The Islamic Dynasties: A Chronological and Genealogical Handbook

The Islamic Dynasties: A Chronological and Genealogical Handbook

The Islamic Dynasties: A Chronological and Genealogical Handbook

The Islamic Dynasties: A Chronological and Genealogical Handbook

Excerpt

In 1939 the prospect of a war which would involve many Asian nations made men in positions of responsibility in Britain suddenly aware of the meagre number of our experts in Asian languages and cultures. The Scarbrough Commission was set up, and its report led to a great expansion of Oriental and African studies in Britain after the war. In the third decade after 1939 events are making clear to ever-widening circles of readers the need for something more than a superficial knowledge of non-European cultures. In particular the blossoming into independence of numerous African states, many of which are largely Muslim or have a Muslim head of state, emphasises the growing political importance of the Islamic world, and, as a result, the desirability of extending and deepening the understanding and appreciation of this great segment of mankind. Since history counts for much among Muslims, and what happened in 632 or 656 may still be a live issue, a journalistic familiarity with present conditions is not enough; there must also be some awareness of how the past has moulded the present.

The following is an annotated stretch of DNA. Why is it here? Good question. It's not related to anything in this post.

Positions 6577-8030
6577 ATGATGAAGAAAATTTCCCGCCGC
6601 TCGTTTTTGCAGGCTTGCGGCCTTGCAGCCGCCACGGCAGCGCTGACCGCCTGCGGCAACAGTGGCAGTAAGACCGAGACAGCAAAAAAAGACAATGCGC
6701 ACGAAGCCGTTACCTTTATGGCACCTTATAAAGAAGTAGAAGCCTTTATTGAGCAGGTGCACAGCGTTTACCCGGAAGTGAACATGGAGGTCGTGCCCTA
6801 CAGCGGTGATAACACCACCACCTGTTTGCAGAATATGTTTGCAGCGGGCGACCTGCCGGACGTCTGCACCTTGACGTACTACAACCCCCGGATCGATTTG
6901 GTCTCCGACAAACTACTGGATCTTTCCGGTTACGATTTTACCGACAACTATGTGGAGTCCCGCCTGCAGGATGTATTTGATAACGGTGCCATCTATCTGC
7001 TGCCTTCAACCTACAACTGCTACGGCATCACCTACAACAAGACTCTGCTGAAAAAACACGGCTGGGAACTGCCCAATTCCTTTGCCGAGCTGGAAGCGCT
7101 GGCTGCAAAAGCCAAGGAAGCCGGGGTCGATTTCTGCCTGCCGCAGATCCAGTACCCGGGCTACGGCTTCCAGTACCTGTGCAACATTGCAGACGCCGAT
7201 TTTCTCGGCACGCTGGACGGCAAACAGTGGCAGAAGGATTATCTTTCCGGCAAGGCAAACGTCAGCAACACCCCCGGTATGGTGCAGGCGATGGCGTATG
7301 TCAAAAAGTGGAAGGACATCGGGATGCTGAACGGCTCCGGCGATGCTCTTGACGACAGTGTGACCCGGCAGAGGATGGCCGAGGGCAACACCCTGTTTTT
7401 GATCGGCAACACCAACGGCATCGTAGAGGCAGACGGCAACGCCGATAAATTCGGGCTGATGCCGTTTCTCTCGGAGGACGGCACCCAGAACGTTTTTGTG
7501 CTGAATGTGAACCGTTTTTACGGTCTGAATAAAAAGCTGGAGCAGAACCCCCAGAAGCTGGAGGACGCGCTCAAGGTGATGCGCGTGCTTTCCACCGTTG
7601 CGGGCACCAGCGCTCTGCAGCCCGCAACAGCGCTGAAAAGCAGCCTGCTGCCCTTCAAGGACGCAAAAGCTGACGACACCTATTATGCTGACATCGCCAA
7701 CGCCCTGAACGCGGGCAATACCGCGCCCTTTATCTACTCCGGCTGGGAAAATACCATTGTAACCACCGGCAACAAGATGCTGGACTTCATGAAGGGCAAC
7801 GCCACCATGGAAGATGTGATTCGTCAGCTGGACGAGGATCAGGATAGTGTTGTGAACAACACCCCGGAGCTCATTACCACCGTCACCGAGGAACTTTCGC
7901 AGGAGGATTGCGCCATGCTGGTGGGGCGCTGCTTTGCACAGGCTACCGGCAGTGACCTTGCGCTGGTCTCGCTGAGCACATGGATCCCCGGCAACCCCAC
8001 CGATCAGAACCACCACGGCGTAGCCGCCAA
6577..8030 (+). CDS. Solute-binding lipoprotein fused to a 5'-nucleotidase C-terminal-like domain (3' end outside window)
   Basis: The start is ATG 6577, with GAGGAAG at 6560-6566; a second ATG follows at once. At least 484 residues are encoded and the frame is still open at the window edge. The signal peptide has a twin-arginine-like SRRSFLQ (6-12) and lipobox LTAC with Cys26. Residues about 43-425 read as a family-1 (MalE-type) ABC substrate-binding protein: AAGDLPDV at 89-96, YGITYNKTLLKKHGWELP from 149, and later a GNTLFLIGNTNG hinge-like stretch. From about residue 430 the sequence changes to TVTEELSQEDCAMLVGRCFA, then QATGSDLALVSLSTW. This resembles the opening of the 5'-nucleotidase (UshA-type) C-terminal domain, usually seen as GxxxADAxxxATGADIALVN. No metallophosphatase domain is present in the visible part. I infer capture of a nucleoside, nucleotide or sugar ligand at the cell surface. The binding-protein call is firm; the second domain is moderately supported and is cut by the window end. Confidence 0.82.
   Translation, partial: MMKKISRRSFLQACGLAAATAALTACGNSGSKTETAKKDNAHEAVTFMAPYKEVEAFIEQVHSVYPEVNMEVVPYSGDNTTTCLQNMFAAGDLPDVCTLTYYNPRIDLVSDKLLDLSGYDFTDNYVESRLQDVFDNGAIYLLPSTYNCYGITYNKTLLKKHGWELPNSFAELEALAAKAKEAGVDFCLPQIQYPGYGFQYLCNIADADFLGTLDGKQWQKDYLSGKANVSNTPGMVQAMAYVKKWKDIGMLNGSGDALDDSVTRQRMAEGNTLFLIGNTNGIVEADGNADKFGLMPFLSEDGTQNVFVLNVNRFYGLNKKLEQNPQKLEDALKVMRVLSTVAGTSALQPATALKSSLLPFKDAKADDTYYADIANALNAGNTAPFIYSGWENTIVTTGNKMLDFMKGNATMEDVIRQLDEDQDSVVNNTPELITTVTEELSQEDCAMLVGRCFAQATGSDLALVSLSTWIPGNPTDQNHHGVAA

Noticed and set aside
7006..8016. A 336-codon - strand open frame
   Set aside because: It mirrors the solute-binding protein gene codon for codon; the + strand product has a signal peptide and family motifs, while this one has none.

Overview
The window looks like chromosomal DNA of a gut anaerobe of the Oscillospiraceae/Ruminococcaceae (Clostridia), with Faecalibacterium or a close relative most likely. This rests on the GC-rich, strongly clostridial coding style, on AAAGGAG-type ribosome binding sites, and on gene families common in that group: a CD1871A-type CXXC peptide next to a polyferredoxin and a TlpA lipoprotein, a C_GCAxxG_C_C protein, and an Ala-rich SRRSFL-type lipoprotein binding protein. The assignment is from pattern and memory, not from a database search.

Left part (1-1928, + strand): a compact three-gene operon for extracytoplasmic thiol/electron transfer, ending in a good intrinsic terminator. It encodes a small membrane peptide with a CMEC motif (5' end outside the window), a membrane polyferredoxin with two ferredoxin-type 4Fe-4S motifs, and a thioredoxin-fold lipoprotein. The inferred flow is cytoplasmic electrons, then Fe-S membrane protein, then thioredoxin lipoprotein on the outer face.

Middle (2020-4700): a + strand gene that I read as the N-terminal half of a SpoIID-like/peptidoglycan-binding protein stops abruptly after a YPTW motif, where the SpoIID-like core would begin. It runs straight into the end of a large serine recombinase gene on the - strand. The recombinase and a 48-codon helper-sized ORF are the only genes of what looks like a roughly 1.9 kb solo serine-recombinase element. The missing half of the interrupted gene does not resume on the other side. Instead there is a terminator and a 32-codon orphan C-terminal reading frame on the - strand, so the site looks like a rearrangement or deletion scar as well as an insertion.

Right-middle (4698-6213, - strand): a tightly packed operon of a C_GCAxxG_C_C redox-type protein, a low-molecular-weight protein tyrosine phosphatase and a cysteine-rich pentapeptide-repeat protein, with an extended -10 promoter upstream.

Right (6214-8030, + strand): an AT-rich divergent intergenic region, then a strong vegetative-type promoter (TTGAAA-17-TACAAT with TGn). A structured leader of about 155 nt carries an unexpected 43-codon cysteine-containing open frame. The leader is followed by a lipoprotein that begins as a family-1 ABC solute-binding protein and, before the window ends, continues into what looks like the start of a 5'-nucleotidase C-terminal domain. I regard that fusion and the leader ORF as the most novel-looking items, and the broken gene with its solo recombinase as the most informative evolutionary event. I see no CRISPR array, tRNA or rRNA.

This series of 'Islamic surveys' is designed to give the educated reader something more than can be found in the usual popular books. Each work undertakes to survey a special part of the field, and to show the present stage of scholarship here. Where there is a clear picture this will be given, but where there are gaps, obscurities and differences of opinion, these will also be indicated. Full and annotated bibliographies will afford guidance to those who want to pursue their studies further. There will also be some account of the nature and extent of the source material.

The present volume differs in some ways from the others so far published, though it may be said to survey the present state of our knowledge of Islamic chronology. The intention, however, is rather that it should prove a useful reference book to many classes of workers in the field of Islamic history.

The transliteration of Arabic words is essentially that of the second edition of The Encyclopaedia of Islam (London, 1960 . . .

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